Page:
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Year : 2010  |  Volume : 26  |  Issue : 4  |  Page : 604-605

Does radical prostatectomy prevent deaths from prostate cancer?

Department of Urology, Christian Medical College Hospital, Vellore 632002, India

Date of Web Publication31-Dec-2010

Correspondence Address:
Arabind Panda
Department of Urology, Christian Medical College Hospital, Vellore 632002
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Source of Support: None, Conflict of Interest: None

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How to cite this article:
Panda A, Kumar S, Kekre NS. Does radical prostatectomy prevent deaths from prostate cancer?. Indian J Urol 2010;26:604-5

How to cite this URL:
Panda A, Kumar S, Kekre NS. Does radical prostatectomy prevent deaths from prostate cancer?. Indian J Urol [serial online] 2010 [cited 2022 Jun 30];26:604-5. Available from:

Prostate Cancer-Specific Mortality After Radical Prostatectomy for Patients Treated in the Prostate-Specific Antigen Era. Stephenson A.J, Kattan M.W, Eastham J. A, Bianco Jr F.J, Yossepowitch O, Vickers A J, Klein E.A, Wood D.P, Scardino P.T. J Clin Oncol. 2009 Sep 10; 27(26):4300-5.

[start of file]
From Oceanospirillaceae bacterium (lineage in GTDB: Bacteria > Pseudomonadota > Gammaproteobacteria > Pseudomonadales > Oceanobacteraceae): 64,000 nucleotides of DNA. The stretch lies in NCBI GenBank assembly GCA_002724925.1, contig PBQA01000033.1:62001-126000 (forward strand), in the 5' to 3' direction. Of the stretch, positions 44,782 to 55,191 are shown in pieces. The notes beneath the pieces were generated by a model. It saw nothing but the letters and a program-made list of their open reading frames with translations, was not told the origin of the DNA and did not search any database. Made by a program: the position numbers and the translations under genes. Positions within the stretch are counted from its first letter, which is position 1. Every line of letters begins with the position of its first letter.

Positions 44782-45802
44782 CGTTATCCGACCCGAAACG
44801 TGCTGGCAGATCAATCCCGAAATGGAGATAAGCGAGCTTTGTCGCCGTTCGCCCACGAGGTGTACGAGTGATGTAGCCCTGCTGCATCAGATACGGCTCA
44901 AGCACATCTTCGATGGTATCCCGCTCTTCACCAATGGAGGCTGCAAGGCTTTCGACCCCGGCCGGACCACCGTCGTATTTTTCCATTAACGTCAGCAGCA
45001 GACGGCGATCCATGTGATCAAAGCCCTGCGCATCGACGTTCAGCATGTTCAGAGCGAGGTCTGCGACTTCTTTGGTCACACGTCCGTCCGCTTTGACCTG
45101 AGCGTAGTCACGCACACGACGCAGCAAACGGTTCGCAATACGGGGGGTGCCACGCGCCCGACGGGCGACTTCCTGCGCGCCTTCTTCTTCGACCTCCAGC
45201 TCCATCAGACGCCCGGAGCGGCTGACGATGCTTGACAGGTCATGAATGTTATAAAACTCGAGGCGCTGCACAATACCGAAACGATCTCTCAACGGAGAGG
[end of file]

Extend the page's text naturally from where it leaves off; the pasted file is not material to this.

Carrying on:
Summary Top

Stephenson et al . have followed a cohort of 6,398 patients who underwent radical prostatectomy (RP) for localized prostate cancer over a period of 18 years, for death attributable to prostate cancer. They have also developed a nomogram based on the primary and secondary Gleason grade, prostate-specific antigen, and clinical stage to predict the 10- and 15-year probability of dying from prostate cancer after RP. External validation was done with a separate cohort of 6,279 patients. Overall, the 15-year prostate cancer specific mortality (PCSM) was 12% and the all cause mortality was 38%. The 15-year PCSM for good risk patients (46% of the study population) was 2%, 10% for intermediate risk, and 19% for high risk. Multivariate analysis revealed only primary and secondary Gleason grade and increasing serum PSA were directly related to PCSM while the year of surgery had an inverse relation with contemporary patients faring better.

   Comments Top